Salmon Watching in Port Hope, Ontario

salmon jumping up fish ladder

Salmon Watching in Port Hope, Ontario. September, 2014

I love new experiences and today was definitely a new experience.  A group of us went salmon watching in Port Hope in Ontario.  It’s about an hour drive east from Markham and I’m glad that we headed out the door early in the morning.  It was pouring rain when we left on our mini road trip and a few of us were concerned that there would be thunderstorms and we wouldn’t be able to safely get out to watch the salmon run.  Fortunately, as we drove closer to the Ganaraska River fishway where the salmon were, the rain subsided and the sun came out from behind the clouds to provide us with a beautiful and breezy summer morning. ^_^

Port Perry salmon watching

It took us a little bit of time to find this dam, but we made it! 😀

stream in Port Perry

We saw lots of people walking out to the shallow stream to fish for salmon

I’ve never watched salmon swimming upstream before in a natural environment and was excited to see what it was all about.  I didn’t have very high expectations of it because I didn’t think watching fish would be so exciting.  However, I’m so, so glad that I got to see this!  (For those wondering where it is, it is at the Ganaraska River in Port Hope at the fish ladder on Cavan St.)

Port Perry salmon watching

Powerful water rushing down from the fishway

I first learned about salmon migration from the childhood show, Magic School Bus, where it taught us that salmon will migrate and swim many many kilometres from the ocean where they reside and back to the place where they were born in the small streams in order to lay eggs for their next generation.  Then they take the journey back to the ocean or die during the process.  It’s such a sacrifice but also a worthy one so that the little ones can have a chance to be born and grow up in the small streams before getting bigger in the ocean.

Hundreds of salmon in Port Perry watch

There were hundreds of salmon!

When we approached the stream, we saw hundreds and hundreds of salmon swimming in the stream.  They were all headed toward the tall dam where water was rushing downwards.  Dozens of big salmon were seen jumping out of the water and trying to get up to the other side.  There was a big, tall dam and also a smaller one to the left-hand side.  We noticed that all the salmon who actually succeeded in getting to the other side used the small chute to the side where the water wasn’t as high or fast.  It was so incredible to see these fish swim aggressively and fight to get to the other side.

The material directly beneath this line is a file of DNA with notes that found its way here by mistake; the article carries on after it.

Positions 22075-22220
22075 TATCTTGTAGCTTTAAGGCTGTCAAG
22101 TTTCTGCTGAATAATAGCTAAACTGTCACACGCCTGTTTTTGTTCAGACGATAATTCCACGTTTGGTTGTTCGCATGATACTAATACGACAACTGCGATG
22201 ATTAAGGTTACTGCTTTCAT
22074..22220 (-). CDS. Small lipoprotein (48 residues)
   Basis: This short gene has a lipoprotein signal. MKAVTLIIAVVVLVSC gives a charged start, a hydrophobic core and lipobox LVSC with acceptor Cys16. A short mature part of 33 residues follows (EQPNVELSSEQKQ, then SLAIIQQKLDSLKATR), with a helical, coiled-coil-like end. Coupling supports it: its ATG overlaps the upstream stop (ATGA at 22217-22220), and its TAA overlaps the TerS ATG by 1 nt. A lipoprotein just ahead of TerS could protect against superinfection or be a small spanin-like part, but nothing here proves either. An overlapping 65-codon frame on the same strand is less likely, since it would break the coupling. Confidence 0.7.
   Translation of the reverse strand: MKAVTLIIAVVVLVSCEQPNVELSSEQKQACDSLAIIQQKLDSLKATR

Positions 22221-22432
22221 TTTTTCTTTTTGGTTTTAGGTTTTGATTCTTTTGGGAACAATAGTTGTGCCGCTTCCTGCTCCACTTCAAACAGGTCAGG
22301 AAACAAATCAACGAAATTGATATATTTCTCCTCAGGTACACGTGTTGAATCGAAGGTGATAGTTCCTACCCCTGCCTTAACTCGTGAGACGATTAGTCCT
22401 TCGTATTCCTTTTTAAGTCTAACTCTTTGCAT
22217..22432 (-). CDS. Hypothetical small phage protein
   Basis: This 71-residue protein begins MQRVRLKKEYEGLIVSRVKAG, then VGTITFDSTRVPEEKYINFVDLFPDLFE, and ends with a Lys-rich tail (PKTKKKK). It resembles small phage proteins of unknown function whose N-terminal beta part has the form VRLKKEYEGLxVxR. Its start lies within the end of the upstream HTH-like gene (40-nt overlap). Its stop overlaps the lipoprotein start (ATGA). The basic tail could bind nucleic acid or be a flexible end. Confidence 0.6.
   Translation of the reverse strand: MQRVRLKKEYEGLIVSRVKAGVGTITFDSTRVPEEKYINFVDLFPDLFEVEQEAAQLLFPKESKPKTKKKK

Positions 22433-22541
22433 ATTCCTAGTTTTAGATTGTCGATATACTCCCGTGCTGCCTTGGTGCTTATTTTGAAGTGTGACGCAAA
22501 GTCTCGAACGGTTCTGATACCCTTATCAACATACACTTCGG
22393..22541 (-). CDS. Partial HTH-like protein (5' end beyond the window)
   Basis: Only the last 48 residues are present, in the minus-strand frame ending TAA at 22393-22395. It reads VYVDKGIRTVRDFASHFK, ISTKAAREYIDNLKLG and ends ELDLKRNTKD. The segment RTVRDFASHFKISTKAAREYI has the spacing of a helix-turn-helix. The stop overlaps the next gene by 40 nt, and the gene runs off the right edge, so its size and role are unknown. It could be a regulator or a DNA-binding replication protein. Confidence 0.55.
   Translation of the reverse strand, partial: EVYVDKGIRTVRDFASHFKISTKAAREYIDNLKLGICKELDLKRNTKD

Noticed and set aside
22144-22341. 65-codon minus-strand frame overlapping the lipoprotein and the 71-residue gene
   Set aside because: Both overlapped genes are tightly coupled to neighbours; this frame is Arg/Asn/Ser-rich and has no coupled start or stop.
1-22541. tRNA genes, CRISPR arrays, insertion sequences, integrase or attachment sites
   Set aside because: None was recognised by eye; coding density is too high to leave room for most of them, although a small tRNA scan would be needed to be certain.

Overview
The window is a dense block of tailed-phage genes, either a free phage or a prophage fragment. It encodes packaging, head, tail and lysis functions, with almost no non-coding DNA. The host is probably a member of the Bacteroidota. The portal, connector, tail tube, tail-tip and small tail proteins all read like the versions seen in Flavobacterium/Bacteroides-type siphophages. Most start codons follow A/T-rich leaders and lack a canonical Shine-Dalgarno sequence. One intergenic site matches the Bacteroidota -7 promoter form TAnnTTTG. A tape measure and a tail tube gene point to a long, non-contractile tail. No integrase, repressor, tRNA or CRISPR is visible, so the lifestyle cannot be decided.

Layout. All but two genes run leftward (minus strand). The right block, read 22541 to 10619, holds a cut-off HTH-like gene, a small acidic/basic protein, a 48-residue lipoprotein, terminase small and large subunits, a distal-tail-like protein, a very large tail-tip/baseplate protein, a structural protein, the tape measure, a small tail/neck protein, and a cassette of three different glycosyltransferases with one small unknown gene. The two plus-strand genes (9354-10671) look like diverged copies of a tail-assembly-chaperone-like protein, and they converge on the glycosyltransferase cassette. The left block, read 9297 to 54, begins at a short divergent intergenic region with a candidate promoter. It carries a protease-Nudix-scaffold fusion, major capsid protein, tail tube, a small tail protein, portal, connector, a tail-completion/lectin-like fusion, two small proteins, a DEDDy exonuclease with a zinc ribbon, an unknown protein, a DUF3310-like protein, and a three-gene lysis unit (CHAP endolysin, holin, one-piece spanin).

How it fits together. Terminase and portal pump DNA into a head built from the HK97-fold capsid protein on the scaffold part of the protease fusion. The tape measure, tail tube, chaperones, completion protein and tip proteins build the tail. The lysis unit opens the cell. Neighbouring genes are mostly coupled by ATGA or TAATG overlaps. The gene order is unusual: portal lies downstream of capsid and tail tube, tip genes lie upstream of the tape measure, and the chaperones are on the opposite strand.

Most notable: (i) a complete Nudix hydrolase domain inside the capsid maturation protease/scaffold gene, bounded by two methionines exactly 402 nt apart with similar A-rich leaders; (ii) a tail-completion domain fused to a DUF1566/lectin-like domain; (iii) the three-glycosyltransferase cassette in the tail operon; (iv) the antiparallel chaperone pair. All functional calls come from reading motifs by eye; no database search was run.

series of photos showing salmon jumping ladder

Salmon jumping!

man watching salmon watching

This is the other side that the salmon arrive at after jumping up and rushing through the water — calm and peaceful stream

It actually made me a bit sad to see them not succeed — whenever they jumped into the air and hit themselves on the wall. 😦  It really gives me a sense of how nature is unforgiving.  You have to be physically strong and have a strong sense of purpose and direction in order to succeed.  In this case, if you lack those qualities, you don’t end up passing on your genes to the next generation and you eventually perish in the water.  There’s something about watching all these salmon try to jump to the other side that really made me understand furthermore that life is all about challenges and it’s up to you to overcome them by working hard.  We came up with a lot of analogies from watching these salmon in their journey. =)  (It also makes you realize that everything in life comes from hard work, effort, and perseverance.  Without this, if you were like some of the salmon who were swimming just casually in the water and not even attempting to jump the dam, you would be stuck in the same place and die.)